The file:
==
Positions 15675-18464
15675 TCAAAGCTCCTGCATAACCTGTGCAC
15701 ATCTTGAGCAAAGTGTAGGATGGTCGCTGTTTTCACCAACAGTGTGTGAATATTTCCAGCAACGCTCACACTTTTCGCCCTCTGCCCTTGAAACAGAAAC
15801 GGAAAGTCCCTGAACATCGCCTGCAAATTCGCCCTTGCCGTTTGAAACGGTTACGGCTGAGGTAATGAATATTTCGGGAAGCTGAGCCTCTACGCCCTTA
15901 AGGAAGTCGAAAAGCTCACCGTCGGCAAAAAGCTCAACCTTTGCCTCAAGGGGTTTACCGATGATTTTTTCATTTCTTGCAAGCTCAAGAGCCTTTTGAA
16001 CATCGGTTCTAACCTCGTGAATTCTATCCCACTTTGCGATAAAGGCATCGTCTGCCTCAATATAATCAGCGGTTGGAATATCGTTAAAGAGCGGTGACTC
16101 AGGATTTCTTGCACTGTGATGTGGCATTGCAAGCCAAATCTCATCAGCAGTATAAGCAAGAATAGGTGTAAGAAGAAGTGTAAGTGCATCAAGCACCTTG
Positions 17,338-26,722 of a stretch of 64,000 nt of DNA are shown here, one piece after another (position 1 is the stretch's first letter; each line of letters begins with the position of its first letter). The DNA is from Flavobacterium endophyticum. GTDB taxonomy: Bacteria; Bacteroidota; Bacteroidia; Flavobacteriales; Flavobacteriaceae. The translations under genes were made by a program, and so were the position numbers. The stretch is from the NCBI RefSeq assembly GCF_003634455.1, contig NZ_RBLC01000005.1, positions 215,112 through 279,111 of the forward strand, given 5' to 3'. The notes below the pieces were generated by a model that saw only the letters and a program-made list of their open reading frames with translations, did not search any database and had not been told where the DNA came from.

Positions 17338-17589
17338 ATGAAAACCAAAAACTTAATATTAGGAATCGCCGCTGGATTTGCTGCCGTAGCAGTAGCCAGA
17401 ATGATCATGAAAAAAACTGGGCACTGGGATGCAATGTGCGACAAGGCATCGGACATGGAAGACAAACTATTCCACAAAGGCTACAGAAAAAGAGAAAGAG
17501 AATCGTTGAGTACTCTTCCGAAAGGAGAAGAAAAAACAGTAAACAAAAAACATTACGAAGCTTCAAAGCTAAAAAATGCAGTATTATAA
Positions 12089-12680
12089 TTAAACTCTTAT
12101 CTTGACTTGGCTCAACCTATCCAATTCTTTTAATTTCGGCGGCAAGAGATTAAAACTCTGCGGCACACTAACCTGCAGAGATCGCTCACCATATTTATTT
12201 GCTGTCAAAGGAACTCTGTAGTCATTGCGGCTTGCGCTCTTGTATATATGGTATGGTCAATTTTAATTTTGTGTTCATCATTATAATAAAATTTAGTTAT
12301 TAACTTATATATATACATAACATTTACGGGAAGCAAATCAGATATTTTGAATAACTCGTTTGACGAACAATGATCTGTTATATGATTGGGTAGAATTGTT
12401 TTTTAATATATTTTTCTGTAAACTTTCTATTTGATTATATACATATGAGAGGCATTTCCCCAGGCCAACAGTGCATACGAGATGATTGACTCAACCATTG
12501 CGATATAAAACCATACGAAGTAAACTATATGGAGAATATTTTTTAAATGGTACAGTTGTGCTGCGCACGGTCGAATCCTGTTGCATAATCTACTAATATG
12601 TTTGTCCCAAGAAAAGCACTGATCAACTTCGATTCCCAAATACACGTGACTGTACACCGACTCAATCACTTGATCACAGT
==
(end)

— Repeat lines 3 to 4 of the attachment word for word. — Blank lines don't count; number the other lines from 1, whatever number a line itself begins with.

15701 ATCTTGAGCAAAGTGTAGGATGGTCGCTGTTTTCACCAACAGTGTGTGAATATTTCCAGCAACGCTCACACTTTTCGCCCTCTGCCCTTGAAACAGAAAC
15801 GGAAAGTCCCTGAACATCGCCTGCAAATTCGCCCTTGCCGTTTGAAACGGTTACGGCTGAGGTAATGAATATTTCGGGAAGCTGAGCCTCTACGCCCTTA